It is different when the infant is born with a serious disability. Birth abnormalities vary, of course. Some are trivial and have little effect on the child or its parents; but others turn the normally joyful event of birth into a threat to the happiness of the parents, and any other children they may have.

Parents may, with good reason, regret that a disabled child was ever born. In that event the effect that the death of the child will have on its parents can be a reason for, rather than against killing it.

When asked the question: Would you kill a disabled baby?

Singer Replied, “Yes, if that was in the best interests of the baby and of the family as a whole. Many people find this shocking, yet they support a woman’s right to have an abortion. One point on which I agree with opponents of abortion is that, from the point of view of ethics rather than the law, there is no sharp distinction between the fetus and the newborn baby.

EUGENICS IN THE USA?

In the 1970’s President Obama’s Science Czar, Paul Holdren, published many books, several which were co-authored with radical population control guru, Paul Ehrlich. Holdren stated officially that one of his mentors was a Professor he had by the name of Paul Harrison.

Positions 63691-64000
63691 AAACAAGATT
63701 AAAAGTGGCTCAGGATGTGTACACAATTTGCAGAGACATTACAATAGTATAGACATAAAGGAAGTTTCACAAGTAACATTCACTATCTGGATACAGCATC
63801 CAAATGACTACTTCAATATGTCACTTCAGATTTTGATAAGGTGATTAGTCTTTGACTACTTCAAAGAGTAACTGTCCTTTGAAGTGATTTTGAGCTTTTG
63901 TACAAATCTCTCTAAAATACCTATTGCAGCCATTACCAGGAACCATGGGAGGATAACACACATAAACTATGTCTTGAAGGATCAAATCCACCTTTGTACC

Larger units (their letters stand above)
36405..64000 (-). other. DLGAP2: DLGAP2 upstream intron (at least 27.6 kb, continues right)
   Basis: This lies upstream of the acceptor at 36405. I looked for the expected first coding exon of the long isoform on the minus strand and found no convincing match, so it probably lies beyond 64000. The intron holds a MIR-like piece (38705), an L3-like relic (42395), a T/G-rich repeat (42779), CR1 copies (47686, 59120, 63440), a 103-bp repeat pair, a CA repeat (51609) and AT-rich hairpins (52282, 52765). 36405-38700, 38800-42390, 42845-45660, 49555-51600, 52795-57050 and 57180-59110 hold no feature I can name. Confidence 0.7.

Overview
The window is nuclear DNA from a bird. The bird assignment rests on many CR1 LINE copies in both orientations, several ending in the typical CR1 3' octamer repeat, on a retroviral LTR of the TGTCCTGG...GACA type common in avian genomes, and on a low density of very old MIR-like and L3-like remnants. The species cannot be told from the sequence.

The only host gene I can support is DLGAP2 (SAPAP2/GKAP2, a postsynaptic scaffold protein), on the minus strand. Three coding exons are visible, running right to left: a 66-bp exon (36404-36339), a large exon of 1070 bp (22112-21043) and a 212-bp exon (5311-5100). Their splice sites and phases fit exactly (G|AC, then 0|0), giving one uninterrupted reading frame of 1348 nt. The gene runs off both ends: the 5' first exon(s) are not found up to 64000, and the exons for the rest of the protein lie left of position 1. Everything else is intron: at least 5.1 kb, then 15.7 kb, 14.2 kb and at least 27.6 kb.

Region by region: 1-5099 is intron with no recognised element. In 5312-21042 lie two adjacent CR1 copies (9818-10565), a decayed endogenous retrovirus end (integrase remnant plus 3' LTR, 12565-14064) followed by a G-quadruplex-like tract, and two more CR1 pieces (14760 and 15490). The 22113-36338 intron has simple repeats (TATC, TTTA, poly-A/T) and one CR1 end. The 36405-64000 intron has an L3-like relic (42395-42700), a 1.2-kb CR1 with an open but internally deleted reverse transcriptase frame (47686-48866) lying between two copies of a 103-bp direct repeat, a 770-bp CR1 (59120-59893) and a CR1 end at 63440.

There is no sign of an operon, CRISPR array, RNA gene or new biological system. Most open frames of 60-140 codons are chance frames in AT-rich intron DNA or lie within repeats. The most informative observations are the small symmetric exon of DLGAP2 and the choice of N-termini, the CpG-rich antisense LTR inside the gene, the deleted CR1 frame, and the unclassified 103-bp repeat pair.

Paul Holdren, President Obama’s Science Czar praised his mentor, Harrison Brown, who wrote the book: The Challenge of Man’s Future.

Challenge of Mans Future by Harrison Brown

Challenge of Mans Future by Harrison Brown

In a speech he delivered as President of the American Association for the Advancement of Science, Holdren admitted that he admired Brown and read his book in high school. Holdren also admitted in his speech that he later worked with Harrison Brown at Caltech.

Holdren quoted Brown as saying this during that same speech, “It is clear that the future course of history will be determined by the rates at which people breed and die, by the rapidity with which nonrenewable resources are consumed, by the extent and speed with which agricultural production can be improved, by the rate at which the under-developed areas can industrialize, by the rapidity with which we are able to develop new resources, as well as by the extent to which we succeed in avoiding future wars. All of these factors are interlocked.

Holdren asked this question in an article authored by him, which was published in a book entitled, No Growth Society,

Why, then, should we compound our plight by permitting population growth to continue?” He stated clearly that in the 1970’s the US had already exceeded its “optimum population size of 210 million” (pg. 41) and concluded that , ” it should be obvious that the optimum rate of population growth is zero or negative…“

Paul Holdren and Harrison Brown slide